Stopping for a coffee at any time in any place; pushing through the capitalist octopus of limbs inside, reaching the registers and the underpaid baristas, contrived terminology, over-priced products of Starbucks and it’s imitators.
$9.99 a day rental cars
Friendly efficient waiters at restaurants
These are some of the things I will miss when we set sail and leave the USA behind us. It’s a count down now in days. A simple 40 mile crossing to Bimini, but a paradigm shift in many ways.
For the past six months we have been observing, indulging, following, frolicking, partying to the tune of America’s drummers. We have sacrificed swimming, snorkeling, solitude for all of this. Glamour, glut, buy-one-get-one.
It’s so easy, being from such a country, to fall into the routine of surplus and safety. Where all your needs will be met. Where you can demand what you want and have the right to receive it. If I’d never ventured away, I’d probably question why anyone would ever want to leave that. But we have, and so we are now members of the global wanderers, maritime squatters, compelled in some way to keep moving, even when there is so much we’d be leaving behind. So much to do, so much to buy. So much of everything really.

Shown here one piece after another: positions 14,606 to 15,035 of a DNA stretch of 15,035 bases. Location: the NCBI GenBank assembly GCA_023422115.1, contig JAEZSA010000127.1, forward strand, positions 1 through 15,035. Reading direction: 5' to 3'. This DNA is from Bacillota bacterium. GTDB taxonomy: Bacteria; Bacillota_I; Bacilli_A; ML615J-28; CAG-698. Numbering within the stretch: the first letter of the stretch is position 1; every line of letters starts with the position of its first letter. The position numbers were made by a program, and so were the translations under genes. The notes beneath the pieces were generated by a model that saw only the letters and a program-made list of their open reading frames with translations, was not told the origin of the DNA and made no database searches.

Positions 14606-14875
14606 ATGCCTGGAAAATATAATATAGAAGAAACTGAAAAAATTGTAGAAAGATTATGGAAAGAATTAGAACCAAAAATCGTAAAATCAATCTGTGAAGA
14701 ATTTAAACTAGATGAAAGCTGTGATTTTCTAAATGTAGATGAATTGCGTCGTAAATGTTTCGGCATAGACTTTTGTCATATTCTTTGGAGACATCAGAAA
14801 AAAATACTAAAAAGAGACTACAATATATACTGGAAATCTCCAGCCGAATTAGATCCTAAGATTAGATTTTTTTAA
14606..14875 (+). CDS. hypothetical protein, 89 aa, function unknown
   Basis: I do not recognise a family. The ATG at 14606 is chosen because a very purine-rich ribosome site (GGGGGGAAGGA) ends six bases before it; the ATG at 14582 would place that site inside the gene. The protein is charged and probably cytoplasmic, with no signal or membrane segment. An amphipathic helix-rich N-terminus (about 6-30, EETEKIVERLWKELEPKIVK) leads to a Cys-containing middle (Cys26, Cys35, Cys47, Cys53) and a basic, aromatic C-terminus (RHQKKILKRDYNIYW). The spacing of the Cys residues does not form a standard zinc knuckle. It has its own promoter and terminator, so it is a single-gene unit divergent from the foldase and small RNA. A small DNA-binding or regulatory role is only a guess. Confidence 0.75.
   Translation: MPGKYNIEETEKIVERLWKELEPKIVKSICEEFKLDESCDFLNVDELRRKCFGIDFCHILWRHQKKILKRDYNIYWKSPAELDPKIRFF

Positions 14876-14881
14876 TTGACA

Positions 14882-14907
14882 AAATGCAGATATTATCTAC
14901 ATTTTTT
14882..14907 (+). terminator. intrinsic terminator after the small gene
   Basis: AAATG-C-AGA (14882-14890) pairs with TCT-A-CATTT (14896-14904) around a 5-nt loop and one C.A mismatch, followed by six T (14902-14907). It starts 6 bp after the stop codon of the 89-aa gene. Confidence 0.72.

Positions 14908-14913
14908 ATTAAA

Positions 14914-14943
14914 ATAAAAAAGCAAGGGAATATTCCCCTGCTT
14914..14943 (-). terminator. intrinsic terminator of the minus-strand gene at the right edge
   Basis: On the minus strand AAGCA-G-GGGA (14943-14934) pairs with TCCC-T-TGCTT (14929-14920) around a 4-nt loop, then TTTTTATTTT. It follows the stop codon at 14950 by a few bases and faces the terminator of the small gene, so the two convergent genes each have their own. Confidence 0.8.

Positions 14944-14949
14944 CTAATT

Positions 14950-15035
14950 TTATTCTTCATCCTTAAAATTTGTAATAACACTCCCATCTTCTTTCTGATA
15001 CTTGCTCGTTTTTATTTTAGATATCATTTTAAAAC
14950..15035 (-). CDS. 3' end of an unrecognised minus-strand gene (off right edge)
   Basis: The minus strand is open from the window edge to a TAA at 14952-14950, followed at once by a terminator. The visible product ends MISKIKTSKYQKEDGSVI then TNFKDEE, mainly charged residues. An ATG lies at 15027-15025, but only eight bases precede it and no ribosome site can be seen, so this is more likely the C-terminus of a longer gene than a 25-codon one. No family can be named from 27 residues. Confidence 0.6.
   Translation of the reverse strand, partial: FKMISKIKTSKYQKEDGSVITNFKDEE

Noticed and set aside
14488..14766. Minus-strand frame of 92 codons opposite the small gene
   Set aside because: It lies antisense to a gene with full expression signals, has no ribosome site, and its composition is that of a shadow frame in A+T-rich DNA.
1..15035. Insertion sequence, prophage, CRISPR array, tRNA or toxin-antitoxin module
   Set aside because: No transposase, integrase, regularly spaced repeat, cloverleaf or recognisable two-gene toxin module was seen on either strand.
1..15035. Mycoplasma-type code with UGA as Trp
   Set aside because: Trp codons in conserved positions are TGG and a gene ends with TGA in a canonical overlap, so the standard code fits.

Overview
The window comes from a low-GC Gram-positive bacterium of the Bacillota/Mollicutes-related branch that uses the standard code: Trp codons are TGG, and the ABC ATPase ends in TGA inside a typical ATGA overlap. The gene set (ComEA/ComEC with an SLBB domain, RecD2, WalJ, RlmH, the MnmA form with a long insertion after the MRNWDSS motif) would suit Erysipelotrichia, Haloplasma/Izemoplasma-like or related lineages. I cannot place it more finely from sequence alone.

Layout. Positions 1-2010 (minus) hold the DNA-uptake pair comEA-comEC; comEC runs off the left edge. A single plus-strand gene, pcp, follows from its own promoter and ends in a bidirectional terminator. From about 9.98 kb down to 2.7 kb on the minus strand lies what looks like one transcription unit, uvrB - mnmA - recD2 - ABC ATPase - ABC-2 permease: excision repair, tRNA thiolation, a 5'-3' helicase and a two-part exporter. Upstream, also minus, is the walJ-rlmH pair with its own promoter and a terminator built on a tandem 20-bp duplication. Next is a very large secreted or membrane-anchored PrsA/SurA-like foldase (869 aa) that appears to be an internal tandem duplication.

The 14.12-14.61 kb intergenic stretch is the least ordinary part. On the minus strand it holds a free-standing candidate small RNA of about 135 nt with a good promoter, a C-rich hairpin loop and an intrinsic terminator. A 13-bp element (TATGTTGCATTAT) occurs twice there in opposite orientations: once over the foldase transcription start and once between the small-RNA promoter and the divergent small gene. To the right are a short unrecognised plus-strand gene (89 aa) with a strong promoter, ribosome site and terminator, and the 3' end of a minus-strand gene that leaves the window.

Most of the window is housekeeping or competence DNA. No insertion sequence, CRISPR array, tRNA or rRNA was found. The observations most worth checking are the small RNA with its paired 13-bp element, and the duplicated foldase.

But we’ve spent all our money now. We have new TVs, full freezers, matching towel sets. It’s time to go. Back to the quiet beaches and jaw dropping sunsets that mark the days and nights of life in the Bahamas and beyond. Back to the parts of the world where the US coast guard and Towboat US will not be waiting around every corner to help. Where we must judge the weather and maintain our engines and take care of ourselves.
Time to pack away the thick denims and heavy soled shoes. My toes long for cool sand and the hunter in me longs to find sea shells instead of bargains now.
The oil and the filters have been changed and the boat survived. Oil smudges notwithstanding.
Our charts are up-to-date and will hopefully keep us from running aground in the Bahama shallows.
The sails are in tact. The chain has perhaps another year before it will crumble into a rusty pile of salt induced oblivion.
So, no reasons left not to leave.
We’ve visited all the friends, pet the manatees, seen the alligators, partied in the coolest places, and danced to ‘Troprock’ with the Parrotheads.
This year we need to find some new horizons. Maybe we will head to the Western Caribbean. To Belize, and further. To the San Blas islands where there are no shops nor electricity. No cities or governments. It's been fun in America but it's time for dinghy rides that don't lead to Publix and pubs. Time to close the door on consumer choices and fashion trends. Time for salty hair and sandy bedsheets. To places where mystery and nature are in charge and not Mr. Starbucks...It's time to float and be free. Time to cast off the lines and leave these beaches behind.
To borrow from one of the Troprock icons Jack Mosley, a toast, whatever happens, and wherever we end up:
“to small boats on big oceans, and dreams you can’t drown”.